Returning to the festival with "Reagan," Eugene Jarecki presents a complex and evenhanded profile. While the film reveals little that's new, Reagan's top advisers and confidantes provide frank commentary on the White House in the 1980's matched with footage of Reagan apologizing in a series of PR maneuvers for the Iran-Contra affair and montages of Glenn Beck, Sarah Palin, Mike Huckabee and others fawning over the late President. And son Ron Reagan provides some insight into the presidential home life.
Jarecki, who left the 2005 Sundance Film Festival with the jury award for Best Documentary for "Why We Fight," noted that the only films made about Ronald Reagan are hagiographic direct-to-DVD films that are "sold on cable television commercials." (One might also add the ill-fated CBS-turned-Showtime made-for-TV movie to that list.) For a generation that seems to have lost sight of who the man actually was, the film provides a nice corrective. Below are 10 things you forgot (or never knew) about Ronald Reagan, as told by the documentary:
1. The family tried to get Ronald to address the AIDS crisis.
Ron and Nancy Reagan tried to make AIDS a priority for Ronald, who didn't mention the disease for years after the start of the epidemic. With warnings that people close to him would be affected, the death of Rock Hudson from the "mysterious disease" did indeed make it real for the President.
2. Mount Reagan? The Mississippi Reagan? Reagan Park?
The Reagan Legacy Project is an organization that attempts to change of establish various national or state landmarks with the name of our 40th President. The group's successes include the naming of the Ronald Reagan Washington National Airport, and is currently working to name a mountain in Nevada after Reagan.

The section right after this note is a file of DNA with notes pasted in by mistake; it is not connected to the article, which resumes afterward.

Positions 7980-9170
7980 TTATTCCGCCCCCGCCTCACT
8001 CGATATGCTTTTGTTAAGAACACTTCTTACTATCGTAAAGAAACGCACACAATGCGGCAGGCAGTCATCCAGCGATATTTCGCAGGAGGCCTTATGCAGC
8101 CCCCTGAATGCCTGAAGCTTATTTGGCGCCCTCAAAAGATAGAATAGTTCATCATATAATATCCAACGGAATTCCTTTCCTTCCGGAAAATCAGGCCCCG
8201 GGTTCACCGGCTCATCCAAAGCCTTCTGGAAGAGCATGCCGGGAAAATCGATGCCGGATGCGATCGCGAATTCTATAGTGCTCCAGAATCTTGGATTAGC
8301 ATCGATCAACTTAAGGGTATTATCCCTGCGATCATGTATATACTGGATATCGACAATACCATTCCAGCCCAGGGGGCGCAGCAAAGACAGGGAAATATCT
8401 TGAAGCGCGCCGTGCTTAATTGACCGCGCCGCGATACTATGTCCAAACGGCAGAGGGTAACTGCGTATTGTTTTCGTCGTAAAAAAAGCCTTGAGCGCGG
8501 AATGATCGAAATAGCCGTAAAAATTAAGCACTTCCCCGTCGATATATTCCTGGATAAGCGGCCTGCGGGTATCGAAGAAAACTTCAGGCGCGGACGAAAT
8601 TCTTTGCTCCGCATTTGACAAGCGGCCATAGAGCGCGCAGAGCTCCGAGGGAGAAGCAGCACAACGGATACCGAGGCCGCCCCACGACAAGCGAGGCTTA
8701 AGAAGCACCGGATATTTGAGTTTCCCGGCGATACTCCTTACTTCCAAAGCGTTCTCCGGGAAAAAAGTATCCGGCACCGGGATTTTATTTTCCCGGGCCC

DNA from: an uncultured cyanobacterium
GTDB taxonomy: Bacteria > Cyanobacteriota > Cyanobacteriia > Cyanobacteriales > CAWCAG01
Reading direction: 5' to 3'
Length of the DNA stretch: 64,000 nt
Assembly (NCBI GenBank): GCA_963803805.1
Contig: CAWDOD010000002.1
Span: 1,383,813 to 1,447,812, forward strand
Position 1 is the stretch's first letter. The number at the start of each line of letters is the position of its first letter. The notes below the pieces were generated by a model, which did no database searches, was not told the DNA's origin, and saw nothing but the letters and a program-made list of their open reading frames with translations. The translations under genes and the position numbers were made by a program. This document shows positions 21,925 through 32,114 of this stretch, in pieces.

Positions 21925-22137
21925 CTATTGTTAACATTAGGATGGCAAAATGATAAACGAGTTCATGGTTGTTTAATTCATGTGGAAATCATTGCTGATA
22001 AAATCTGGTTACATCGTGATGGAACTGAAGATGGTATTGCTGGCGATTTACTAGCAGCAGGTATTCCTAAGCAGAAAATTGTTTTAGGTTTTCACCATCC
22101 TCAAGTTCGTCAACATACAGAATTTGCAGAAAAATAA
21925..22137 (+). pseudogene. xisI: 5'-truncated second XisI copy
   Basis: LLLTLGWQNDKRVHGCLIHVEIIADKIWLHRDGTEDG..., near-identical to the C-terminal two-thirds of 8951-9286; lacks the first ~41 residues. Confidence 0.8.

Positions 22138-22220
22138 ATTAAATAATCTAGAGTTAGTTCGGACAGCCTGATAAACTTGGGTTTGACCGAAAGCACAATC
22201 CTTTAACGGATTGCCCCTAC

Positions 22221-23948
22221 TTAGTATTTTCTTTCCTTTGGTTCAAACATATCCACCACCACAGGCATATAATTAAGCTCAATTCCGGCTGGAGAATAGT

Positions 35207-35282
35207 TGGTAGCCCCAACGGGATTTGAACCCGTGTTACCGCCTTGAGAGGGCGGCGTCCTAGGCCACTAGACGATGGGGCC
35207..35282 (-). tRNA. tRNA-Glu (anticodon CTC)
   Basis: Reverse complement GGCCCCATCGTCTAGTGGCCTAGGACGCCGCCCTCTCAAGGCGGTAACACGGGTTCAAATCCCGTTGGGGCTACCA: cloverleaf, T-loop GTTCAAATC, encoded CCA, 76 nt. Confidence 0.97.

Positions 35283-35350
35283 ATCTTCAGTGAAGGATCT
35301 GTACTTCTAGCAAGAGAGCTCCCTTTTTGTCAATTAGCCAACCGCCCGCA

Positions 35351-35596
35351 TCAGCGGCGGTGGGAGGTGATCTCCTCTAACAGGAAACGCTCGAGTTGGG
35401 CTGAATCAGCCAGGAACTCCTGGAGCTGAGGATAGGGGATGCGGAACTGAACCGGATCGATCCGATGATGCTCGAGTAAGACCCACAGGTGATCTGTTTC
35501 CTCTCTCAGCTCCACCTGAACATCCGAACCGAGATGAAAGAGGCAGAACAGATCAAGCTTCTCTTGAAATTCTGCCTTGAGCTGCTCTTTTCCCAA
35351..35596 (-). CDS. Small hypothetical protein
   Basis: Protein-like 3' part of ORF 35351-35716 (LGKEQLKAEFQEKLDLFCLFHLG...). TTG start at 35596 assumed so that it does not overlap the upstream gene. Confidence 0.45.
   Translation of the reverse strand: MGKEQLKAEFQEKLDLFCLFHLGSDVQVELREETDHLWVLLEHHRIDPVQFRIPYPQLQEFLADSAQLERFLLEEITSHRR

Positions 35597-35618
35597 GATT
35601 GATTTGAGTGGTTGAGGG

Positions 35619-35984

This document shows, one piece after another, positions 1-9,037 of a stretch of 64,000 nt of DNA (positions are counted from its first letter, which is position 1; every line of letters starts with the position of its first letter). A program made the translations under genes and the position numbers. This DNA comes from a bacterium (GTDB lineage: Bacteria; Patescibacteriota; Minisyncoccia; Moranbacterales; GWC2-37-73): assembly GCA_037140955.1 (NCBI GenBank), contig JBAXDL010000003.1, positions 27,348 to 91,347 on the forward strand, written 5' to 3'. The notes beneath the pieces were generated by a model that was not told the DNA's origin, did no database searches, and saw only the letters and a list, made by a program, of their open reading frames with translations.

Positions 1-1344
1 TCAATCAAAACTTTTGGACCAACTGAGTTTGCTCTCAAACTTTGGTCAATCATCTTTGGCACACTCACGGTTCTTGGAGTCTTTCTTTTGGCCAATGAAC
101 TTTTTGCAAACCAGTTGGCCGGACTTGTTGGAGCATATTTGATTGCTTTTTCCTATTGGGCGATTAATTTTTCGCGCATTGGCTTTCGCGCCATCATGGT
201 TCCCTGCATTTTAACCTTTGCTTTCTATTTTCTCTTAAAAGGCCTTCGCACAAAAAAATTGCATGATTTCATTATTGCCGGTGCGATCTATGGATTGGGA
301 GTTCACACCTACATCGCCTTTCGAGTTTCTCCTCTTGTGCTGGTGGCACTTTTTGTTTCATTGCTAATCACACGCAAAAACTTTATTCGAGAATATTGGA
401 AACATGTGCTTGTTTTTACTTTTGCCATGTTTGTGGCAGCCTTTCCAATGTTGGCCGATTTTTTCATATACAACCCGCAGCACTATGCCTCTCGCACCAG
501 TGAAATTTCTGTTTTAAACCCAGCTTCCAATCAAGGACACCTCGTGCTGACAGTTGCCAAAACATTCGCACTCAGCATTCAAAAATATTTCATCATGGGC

3. The President was a "near-sighted lifeguard."
A section titled "The Near-Sighted Lifeguard" emphasizes Reagan's early career as a lifeguard and uses it as a metaphor for how he made sacrifices to save others' lives. His near-sightedness prevented him from seeing combat in WWII, something he always regretted.
4. Reagan's family was greatly aided by the New Deal.
Despite developing a brand of economics now considered the antithesis of Pres. Roosevelt's, like many in his generation Reagan became disenchanted with the welfare state and spent his political career trying to make government smaller.
5. Reagan was the "Errol Flynn of the Bs"
In archival footage, a charismatic Reagan gave himself that colorful, somewhat humbling moniker referring to his dashing profile in some of Hollywood's lesser action movies.
6. Reagan was a union man.
For the Sarah Palins and Pat Buchanans of the world: Let us not forget that Reagan was the President of the Screen Actors Guild.
7. Reagan talked behind his comrades' back.
Despite his union ties and generally sympathetic view to the plight of those targeted in the McCarthy era witch hunts, Reagan betrayed his official position when he testified at the HUAC committee meetings. In private, he cooperated with the commie-hunting investigations as informant T10. Son Ron Reagan admits that "[this] thought is troubling."
8. Reagan worked for six years as the face of General Electric.
After spending six years as the GE spokesperson, for which he and Nancy even recorded a dining room table commercial for household appliances, he was let go as his public persona became too political, traveling the country on the company's dime spouting off about a bit more than toasters.
9. Nancy ran the show.
Ronald Reagan, many people confessed, would never have become President if he did not marry Nancy. She also did much of Ronald's personnel advising, especially firing staff members, something that Reagan refused to do.
10. Reagan made many policy decisions that don't jibe with the talking points of those who cite him most frequently today.
As governor of California, Reagan granted amnesty for 2.6 million illegal immigrants and the number of federal employees actually grew under his reign.
And one more for good luck:
Jarecki had footage and letters from the archive covering a seven-year pen pal relationship between Reagan and a young black boy. Jarecki cut a 10-minute segment of the film that covered this story, but dropped it because it was more an anomaly than representative of Reagan's long-range character.